We spend $753 per minute in order to keep the Gossip Girls gossiping in stylish locations.

We spend $12 per second, every second of every minute of every hour of every day filming just six TV shows in New York City.

It took you two seconds to read that sentence. That's $24 America just spent filming six tv shows.

That's just the very tip of the iceberg. In years past, statistics suggested that it costs $1.3 million per episode, total, to film a sitcom -- more if the stars are paid a lot. The book Entertainment Industry Economics by Harold L. Vogel said that the cheapest programs to produce were daytime soaps, at $125,000 per hour.

So that gives us costs of $125,000 per hour to $3,000,000 per hour, roughly speaking, for each new show on TV. Let's use the $125,000 per hour figure just to give us an estimate. Let's assume that each hour of new TV programming costs $125,000 per hour for daytime soaps and primetime TV.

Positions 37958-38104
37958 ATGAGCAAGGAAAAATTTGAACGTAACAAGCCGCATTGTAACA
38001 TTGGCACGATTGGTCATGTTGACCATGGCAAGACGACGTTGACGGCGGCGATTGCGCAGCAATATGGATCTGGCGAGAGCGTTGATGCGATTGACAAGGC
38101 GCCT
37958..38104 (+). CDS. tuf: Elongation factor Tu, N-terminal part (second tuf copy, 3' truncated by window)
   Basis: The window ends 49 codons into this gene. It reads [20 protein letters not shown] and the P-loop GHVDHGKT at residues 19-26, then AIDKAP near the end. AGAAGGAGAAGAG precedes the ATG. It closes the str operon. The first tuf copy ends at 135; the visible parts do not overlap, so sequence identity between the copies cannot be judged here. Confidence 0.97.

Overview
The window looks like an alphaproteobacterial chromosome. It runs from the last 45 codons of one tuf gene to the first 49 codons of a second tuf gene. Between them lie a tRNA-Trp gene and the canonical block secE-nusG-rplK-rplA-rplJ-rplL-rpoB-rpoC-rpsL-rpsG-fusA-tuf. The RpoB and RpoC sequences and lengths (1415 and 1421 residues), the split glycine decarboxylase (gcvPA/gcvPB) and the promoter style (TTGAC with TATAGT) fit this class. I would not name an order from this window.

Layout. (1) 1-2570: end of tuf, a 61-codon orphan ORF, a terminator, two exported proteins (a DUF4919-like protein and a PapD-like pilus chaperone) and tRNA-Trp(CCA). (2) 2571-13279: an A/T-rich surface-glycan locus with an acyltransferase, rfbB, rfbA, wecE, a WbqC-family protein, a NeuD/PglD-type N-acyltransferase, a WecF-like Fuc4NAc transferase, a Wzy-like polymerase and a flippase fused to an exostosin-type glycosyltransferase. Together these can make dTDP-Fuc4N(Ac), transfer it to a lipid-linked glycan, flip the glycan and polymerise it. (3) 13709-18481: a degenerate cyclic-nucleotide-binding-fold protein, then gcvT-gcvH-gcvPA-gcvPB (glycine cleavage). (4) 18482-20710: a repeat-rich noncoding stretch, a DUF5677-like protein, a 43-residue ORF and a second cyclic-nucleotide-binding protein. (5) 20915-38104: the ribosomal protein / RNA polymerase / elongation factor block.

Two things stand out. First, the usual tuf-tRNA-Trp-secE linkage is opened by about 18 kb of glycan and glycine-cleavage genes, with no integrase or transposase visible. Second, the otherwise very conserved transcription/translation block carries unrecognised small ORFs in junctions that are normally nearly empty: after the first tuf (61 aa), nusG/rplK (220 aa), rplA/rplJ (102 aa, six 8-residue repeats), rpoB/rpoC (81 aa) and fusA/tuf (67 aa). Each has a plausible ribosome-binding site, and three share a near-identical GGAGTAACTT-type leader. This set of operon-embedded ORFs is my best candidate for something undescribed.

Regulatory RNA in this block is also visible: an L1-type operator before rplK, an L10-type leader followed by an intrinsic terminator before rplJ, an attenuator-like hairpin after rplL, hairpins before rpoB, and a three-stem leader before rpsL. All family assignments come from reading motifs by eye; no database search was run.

If I leave out basic cable -- for which people pay, so it's not purely advertiser supported, which is important for reasons I'll get to in a moment -- and leave out reruns and assume 2 hours of daytime soaps per day on the 'big 3' networks, and if I assume no new programming in the 13 weeks of summer, it works out like this:

Daytime soaps: $250,000 per network per day, five days a week, 39 weeks per year = $48,750,000 per year on soap operas alone.